Although I cannot say which idea is more geeky, I have seen a lot of characters in comic books, movies, television, and video games.
Coworker, he is amazing Star Trek Fan, so I made a leg part of Data, Geordi and Enterprise to wrap his calf. That one is pretty geeky, I think! A knee piece was also made by my other coworker from Garbage Pail Kids/Mars Attacks mashup. It was quite a fun one. My favorite stuff, however, is those with more complicated subject matters.
Some things I love to tattoo are Spider-Man, Ninja Turtles and the Joker. These pieces are my favorites and I will never refuse them. I can always do something new and fun with every one of them, though I am more open to ideas I haven’t seen before.
A sleeve full of Street Sharks was my first tattoo. It was based on the 1990s toys. That was an amazing idea, and one I haven’t seen tattooed more than once. A few years ago, I also did a fun portrait of Ernest P. Worrell. That one was a great one. It had me and my client laughing the entire day.
Chris Rhyason – Sterling Skull Studio (Grande Prairie, Alta.)
Let me know about your geekiest tattoo requests. Any other ideas?
(laughs). I’ve done many of these. I won’t get into the subversive stuff because there’s lots of stuff — especially in the early days of my career — when all kinds of nefarious biker types wanted, you know, movie starlets in compromising positions or cartoon characters with their guts getting blown out. All that stuff. This was in the very early stages. It’s much more acceptable these days.
One of my favourite ones that I’ve done — and actually it’s going to be on my banner at the show — I did Jessica Rabbit as a pirate wench.
Why is it so geeky?
Well, it depends on how you define geek. I also have a guy who is a real gearhead — who, like, rebuilds cars and all that kind of stuff. He wanted Oscar the Grouch to drive a hotrod.
He is the guy wearing the Jessica Rabbit costume. He loves pirate themed things and Disney stuff. In fact, I did an entire sleeve on him — which might even count, too. He was a man of many rides at Disneyland, including Splash Mountain and Pirates of the Caribbean. I had an entire sleeve. That one was his favorite. Buzz Lightyear’s game, The Tiki Room. Which one is it with the train? What’s the roller coaster train? He got it as a gift. Both love Disneyland.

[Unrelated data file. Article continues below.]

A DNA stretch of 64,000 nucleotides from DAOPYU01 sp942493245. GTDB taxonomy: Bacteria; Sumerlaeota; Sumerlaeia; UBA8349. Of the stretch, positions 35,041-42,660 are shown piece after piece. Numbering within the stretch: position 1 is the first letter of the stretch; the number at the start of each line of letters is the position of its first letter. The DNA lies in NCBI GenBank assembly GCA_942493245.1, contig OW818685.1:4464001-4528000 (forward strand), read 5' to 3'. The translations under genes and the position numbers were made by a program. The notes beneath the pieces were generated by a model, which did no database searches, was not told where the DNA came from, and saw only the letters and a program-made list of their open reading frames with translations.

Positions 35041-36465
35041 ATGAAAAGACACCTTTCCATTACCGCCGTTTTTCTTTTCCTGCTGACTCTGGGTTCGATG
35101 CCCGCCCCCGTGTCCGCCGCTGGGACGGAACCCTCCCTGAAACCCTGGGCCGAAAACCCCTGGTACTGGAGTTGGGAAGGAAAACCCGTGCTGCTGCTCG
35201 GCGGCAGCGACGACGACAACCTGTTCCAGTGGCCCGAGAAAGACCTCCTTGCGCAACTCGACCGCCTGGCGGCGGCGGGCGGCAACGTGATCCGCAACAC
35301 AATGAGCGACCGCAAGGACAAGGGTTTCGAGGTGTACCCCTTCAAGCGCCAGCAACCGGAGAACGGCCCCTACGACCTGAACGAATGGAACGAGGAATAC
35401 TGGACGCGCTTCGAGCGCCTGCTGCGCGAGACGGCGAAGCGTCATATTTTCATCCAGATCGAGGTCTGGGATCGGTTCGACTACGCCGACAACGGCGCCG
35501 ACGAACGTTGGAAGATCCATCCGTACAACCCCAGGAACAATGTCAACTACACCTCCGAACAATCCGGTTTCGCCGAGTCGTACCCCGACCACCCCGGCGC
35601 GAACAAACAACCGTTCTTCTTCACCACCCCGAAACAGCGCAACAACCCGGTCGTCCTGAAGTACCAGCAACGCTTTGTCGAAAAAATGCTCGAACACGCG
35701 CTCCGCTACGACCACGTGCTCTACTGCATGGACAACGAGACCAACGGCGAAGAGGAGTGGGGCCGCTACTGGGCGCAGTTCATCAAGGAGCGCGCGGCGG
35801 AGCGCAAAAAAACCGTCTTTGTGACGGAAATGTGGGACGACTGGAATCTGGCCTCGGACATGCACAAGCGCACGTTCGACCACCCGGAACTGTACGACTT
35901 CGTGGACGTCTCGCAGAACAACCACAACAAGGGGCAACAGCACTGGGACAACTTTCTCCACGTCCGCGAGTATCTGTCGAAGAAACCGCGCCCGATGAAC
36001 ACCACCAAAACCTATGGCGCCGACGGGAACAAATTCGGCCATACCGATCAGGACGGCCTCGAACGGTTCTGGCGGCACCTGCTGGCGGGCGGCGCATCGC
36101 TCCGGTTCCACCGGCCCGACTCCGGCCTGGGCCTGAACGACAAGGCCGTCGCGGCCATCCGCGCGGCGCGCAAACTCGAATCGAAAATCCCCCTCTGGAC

Are you a Disney or Disneyland fan?
Other than music, I would not consider myself to be a geek. But you know, I grew up on Disney and I actually wanted to be a Disney animator when I was a kid … until I found out I wouldn’t get to meet Walt Disney because he was long dead by that time. (laughs)
To be able to respond to this request and to feel a connection with it personally, you need to find something unique about it.
That’s correct, it is. And that’s exactly what makes it enjoyable for me.
If I’m doing a design — and I design it with the person there — as I draw it for them and I can see their eyes light up and they get really excited about it, that’s when I know I’m on the right track.
Kif Scott – Good Point Tattoos (Oakville, Ont.)
Which is the most geeky tattoo that you have ever had?
I did a tattoo last year, and it was Spider-Man, but it was also a Squirtle from Pokémon, SpongeBob’s house and the castle from Harry Potter — and a video game that I actually had never heard of.
Where did you start the design process? How did the client first contact you? How did they describe their needs?
There are some people who have an uncanny ability to see the future. The consultation is always the first step in the process. This person came to me with his laundry list of nerdy things and was eager to share them with us. Then he said “I don’t know how to combine all of this.” I said, “I’ll take all your ideas and I’ll make a composition that’ll basically fill half your arm,” and that was it.
The videogame was not something you had ever heard of. What do you do when you aren’t familiar with the topic but want to create something meaningful for others?
What was the outcome of that particular case? He was very specific in his request for what he desired to see. A sword which had pierced ground, and a howling Wolf. He said it wasn’t a particular wolf. He gave me a couple photos of real wolves — and, you know, I know how to draw a wolf, so I figured no problem. (laughs)
When I am unfamiliar with a game or show, however, I often need to refer back to the source material.
Shannan Greeley – Good Point Tattoos (Oakville, Ont.)
Which is the most geeky tattoo request that you have ever received? Do you have a favorite tattoo project?
Yes. Yes. I have one. (laughs). My tattoo shows Chewbacca as a Toronto Blue Jays player. The message reads “wookiee-of the year” which I find quite amusing.
How does it all work?
The Big Star Wars fan. (laughs). I like puns too and thought this was funny.
My definition of geeky is not a request for a tattoo. This request is basically a way to make another person smile.– Shannan Greeley, tattoo artist
Are there any geeky tattoos that stand out to you?
The following is my opinion Adventure Time It’s a very funny tattoo I did on Thursday. This will show Lemongrab, holding onto another character, and shouting “One Million Years Dungeon!” It’s quite an iconic line, for any person who has ever heard it. Adventure Time fan.
To me, a request for a geeky tattoo is not necessarily geeky. This is a request that will make someone smile. Adventure Time You know this line, fan? It’s great.
Deep down, I am a huge nerd. Many fandoms I enjoy are ones that I cherish. It was an honor to be invited by the University of Toronto to attend. [Fan Expo] I didn’t want to pass the opportunity by to get to interact with a bunch of other people with very common interests, and to get to tattoo something meaningful or fun for them.
These conversations were edited to ensure clarity.